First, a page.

Posted by: Jerry Langford | 01/20/2018

Introspection Station, Please Use This Lane

“Introspection is easy as long as you don’t have to be honest with yourself.”  –Jerry Langford

Recently, I was jostled out of my daily dull thinking and heard a challenge to be introspective.  No, that’s not a new sexual orientation or gender description.  It’s the ability to pause and reflect, to take inventory, to examine yourself and your motivations.  So, throwing caution to the wind, I will henceforth commence introspecting.

The goal I have set before myself is to analyze three of my favorite activities and try to understand the odd appeal they have to me.  I suspect that I’m the one who’s odd and not the appeal, necessarily.  I hope this short trail down Discovery Lane will lead to some new insights about me and the unusual ways I view things.

Disclaimer: I love spending time with my family.  Grandchildren are an amazing blessing, too!  But they’re not on this list.  I love to travel, too, but most of the time I’m traveling to see family members, so that didn’t make the list, either.  I guess I’m intrigued about the allure of my hobbies, talents and career choices, so I’m focusing on those in my introspection challenge.

The top 3, in no particular order, are these: broadcasting, illusions, and playing poker.  These activities occupy much of my spare time and still provide great joy at this stage of my life.

Broadcasting

It’s the sort of job that I’d volunteer to do if I ever won the lottery.  How many people can say that about their chosen career?  I am blessed to be in this business and I couldn’t have planned my broadcasting career path if I’d tried!  I was blessed with a natural talent, good training, a quick sense of humor, a passion to remain informed about a variety of news and topics, and an ability to connect with people from all walks of life.  These gifts have probably allowed me to stay in radio for as long as I have.  In an industry that is well known for high-turnover and nomadic on-air talent, I have also been very fortunate to be at the same group of radio stations for quite a long time.

But what is the appeal?  The ability to open a microphone and talk to tens of thousands of people (or sometimes hundreds of thousands) has an allure in itself, of course.  But that isn’t the appeal to me.  Fame is fleeting and, like most things, it doesn’t satisfy long-term.  In radio, I find that it is the seriousness of the responsibility that is so appealing to me.  Early on, the excitement of talking to so many people at once was nerve-wracking and thrilling.  But that novelty wore off quickly and now I am grateful to so many people who appreciate me and rely on me to spend hours with them as they listen to our station.  Whether it’s delivering the news, interviewing guests, or sharing stories that inform or brighten their day, it is a huge privilege that I do not take for granted.  I love the connection I have with our listeners!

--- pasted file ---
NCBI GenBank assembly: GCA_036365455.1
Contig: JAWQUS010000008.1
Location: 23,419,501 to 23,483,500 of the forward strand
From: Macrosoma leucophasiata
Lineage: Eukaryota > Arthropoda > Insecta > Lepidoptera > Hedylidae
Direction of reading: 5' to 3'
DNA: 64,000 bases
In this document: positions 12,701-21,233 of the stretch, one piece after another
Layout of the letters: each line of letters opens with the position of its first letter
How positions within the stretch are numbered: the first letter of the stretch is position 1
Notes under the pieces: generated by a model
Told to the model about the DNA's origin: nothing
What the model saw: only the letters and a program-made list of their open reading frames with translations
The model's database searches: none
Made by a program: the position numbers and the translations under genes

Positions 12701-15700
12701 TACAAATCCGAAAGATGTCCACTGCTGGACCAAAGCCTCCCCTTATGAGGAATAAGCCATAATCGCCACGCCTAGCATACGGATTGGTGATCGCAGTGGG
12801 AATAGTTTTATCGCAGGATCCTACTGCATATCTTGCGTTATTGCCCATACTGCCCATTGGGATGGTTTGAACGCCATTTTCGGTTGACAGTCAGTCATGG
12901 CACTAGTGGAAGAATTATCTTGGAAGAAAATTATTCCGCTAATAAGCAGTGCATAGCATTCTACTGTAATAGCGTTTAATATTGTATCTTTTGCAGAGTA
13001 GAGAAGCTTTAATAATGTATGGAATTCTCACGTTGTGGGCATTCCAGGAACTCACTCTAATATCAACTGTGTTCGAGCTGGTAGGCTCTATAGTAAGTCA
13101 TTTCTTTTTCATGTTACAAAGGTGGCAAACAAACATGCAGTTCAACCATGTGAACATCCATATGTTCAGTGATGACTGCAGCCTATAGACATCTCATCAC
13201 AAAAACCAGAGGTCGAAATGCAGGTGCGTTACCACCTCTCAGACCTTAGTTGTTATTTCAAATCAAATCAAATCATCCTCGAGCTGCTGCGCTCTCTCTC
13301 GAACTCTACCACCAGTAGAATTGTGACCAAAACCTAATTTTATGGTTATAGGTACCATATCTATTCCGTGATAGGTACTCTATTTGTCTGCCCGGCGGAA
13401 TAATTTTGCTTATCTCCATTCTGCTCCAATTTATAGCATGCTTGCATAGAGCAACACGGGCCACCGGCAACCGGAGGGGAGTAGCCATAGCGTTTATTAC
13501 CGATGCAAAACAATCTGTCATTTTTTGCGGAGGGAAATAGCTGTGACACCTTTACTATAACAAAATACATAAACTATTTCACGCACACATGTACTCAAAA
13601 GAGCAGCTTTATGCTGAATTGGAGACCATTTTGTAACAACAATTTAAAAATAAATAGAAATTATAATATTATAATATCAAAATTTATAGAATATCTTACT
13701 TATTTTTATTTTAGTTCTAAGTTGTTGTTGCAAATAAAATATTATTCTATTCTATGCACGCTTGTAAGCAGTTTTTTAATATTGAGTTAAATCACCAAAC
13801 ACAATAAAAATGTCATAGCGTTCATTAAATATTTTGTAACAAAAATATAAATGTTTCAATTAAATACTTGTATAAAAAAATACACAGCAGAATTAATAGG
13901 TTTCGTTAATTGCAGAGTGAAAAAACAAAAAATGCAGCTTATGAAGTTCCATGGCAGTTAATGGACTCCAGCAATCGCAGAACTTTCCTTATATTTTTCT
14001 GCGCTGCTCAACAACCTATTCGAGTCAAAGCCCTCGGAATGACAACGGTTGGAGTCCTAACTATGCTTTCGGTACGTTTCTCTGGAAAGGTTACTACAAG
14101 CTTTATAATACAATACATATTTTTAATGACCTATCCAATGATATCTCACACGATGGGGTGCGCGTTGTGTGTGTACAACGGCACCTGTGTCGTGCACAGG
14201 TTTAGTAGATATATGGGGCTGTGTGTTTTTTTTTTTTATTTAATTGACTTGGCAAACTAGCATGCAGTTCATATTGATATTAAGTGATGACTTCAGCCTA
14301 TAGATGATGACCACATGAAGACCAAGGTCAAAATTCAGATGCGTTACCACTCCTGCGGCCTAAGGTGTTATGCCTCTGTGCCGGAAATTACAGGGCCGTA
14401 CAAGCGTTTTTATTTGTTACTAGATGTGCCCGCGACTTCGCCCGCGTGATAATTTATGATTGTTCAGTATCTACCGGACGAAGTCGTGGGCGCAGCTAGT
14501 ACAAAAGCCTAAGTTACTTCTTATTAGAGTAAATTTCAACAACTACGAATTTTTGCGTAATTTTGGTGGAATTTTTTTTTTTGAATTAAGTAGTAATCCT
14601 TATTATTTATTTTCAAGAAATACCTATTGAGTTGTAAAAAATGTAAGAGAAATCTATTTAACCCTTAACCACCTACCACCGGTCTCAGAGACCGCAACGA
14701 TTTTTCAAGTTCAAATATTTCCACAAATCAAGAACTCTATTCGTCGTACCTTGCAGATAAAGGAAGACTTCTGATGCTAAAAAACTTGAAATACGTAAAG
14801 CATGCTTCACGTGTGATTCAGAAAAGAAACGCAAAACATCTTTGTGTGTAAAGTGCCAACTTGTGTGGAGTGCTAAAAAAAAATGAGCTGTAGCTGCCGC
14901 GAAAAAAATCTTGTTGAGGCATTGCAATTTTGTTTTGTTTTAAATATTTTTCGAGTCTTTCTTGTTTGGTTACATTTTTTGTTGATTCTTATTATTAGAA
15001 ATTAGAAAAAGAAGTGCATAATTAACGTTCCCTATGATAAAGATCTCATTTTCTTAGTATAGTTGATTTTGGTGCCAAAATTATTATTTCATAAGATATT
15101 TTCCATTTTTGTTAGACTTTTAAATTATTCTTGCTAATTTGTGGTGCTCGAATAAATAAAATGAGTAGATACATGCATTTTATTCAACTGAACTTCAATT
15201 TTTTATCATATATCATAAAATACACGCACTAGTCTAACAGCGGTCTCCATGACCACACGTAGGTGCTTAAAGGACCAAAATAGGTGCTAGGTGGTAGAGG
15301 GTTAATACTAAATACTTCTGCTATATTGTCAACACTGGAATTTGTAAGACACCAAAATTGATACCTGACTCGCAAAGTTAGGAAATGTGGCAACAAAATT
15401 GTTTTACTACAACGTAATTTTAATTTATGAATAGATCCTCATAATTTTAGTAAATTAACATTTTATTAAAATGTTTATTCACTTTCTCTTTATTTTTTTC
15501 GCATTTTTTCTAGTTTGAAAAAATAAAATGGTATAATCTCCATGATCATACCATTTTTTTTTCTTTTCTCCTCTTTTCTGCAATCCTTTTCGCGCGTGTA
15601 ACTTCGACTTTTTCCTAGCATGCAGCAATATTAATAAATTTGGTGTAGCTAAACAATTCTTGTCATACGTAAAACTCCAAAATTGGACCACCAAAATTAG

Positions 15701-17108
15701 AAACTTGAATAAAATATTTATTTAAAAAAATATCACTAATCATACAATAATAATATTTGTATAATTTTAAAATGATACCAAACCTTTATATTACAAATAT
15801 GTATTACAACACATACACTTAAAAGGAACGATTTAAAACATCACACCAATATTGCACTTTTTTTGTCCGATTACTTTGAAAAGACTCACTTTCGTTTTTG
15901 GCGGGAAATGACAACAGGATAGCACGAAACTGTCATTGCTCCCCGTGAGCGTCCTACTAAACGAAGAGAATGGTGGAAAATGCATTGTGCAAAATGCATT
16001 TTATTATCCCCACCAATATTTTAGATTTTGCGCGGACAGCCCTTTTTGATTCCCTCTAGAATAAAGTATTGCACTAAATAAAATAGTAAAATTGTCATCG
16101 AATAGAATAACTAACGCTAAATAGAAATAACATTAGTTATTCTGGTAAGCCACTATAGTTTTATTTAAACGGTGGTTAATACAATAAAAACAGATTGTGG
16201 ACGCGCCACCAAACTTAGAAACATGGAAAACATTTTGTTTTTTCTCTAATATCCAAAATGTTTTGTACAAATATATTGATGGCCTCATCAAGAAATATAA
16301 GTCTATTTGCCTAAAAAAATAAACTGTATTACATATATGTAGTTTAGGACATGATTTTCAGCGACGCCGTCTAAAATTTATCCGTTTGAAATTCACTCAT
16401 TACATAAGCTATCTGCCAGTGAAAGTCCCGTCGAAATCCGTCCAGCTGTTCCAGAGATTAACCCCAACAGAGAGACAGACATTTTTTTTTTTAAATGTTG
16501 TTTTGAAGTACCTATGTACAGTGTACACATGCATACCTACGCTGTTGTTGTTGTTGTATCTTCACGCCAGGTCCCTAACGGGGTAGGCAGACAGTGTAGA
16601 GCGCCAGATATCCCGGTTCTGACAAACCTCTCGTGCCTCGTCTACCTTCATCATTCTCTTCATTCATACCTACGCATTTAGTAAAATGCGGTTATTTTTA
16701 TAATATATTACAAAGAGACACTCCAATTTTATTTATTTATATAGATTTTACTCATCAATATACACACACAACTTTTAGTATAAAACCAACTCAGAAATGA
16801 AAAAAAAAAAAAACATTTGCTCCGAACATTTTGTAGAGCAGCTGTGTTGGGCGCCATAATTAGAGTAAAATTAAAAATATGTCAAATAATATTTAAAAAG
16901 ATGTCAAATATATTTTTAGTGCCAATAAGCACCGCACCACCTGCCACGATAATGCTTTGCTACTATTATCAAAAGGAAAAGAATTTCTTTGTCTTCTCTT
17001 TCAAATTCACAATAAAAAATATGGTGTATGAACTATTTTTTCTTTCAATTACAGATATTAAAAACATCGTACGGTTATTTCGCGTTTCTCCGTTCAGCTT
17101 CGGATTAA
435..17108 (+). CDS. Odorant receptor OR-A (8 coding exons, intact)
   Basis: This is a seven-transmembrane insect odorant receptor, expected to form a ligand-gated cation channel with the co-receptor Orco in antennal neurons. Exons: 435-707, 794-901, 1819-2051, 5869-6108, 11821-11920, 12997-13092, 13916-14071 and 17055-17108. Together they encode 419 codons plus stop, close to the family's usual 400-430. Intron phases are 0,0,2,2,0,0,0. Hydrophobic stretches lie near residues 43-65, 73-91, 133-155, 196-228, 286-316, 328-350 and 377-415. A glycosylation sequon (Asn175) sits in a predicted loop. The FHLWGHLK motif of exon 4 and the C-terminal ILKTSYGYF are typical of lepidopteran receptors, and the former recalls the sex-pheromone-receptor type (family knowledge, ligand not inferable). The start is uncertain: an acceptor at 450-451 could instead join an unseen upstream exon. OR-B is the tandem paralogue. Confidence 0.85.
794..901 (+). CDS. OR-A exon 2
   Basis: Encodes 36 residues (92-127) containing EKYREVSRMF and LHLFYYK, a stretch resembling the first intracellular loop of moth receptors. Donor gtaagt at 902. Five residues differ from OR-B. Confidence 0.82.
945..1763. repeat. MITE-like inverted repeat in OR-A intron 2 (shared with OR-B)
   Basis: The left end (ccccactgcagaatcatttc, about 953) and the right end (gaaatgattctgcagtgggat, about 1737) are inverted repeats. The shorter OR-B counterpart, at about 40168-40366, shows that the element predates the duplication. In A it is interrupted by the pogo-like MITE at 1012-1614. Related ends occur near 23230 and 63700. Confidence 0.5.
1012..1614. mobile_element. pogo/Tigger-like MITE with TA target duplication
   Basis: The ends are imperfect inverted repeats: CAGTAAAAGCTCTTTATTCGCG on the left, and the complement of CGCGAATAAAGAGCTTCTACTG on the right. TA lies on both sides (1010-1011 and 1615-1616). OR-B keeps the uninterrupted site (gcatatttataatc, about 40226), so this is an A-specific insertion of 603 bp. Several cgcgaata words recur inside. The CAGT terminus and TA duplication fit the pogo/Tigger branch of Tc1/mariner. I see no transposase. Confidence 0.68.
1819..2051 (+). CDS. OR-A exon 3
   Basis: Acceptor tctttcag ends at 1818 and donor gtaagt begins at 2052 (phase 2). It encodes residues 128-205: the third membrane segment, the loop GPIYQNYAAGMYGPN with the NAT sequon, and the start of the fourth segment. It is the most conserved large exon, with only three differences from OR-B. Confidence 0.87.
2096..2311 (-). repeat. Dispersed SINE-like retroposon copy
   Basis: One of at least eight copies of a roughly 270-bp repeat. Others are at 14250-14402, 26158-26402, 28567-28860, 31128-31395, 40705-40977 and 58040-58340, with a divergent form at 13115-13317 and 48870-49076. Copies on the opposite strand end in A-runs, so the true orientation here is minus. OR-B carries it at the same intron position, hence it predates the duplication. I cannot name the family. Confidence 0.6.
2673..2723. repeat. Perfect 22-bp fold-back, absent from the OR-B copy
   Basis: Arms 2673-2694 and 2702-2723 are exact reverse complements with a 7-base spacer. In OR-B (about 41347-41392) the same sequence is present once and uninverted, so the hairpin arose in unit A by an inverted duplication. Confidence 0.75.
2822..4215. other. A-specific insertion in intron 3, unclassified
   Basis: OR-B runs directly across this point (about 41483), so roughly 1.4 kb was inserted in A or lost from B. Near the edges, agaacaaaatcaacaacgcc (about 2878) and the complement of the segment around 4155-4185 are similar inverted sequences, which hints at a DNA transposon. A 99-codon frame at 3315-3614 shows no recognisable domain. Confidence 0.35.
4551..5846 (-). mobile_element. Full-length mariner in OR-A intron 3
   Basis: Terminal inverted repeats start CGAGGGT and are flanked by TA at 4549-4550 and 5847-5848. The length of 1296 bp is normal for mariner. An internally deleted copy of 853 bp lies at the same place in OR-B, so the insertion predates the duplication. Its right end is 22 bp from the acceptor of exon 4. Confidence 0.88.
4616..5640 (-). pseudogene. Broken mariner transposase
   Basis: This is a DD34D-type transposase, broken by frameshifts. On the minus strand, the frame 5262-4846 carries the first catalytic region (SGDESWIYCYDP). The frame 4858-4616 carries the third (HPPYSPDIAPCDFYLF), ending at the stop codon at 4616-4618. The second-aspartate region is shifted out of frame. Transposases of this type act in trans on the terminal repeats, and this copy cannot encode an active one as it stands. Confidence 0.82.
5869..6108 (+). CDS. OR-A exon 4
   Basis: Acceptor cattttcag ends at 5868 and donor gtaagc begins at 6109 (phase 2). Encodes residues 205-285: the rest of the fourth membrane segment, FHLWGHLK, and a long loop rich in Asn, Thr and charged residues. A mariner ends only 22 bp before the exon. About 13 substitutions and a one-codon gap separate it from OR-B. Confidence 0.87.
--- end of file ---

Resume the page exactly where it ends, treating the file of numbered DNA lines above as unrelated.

But Jerry, you’re in a room all alone for hours.  How do you even know anyone is listening?  Well, there are companies that specialize in tracking audience numbers and those are reliable enough to be used for advertising purposes.  So we have a pretty good idea, depending on the time of day.  Also, and this is another aspect of broadcasting that I love, I frequently work in the community at radio events and I have met thousands of listeners who spend their mornings listening to me.  I bring our station’s EZ-up booth to concerts, festivals, conferences, churches, county fairs, comedy nights, etc, and I always meet people who love our station and tolerate my weird sense of humor in the mornings.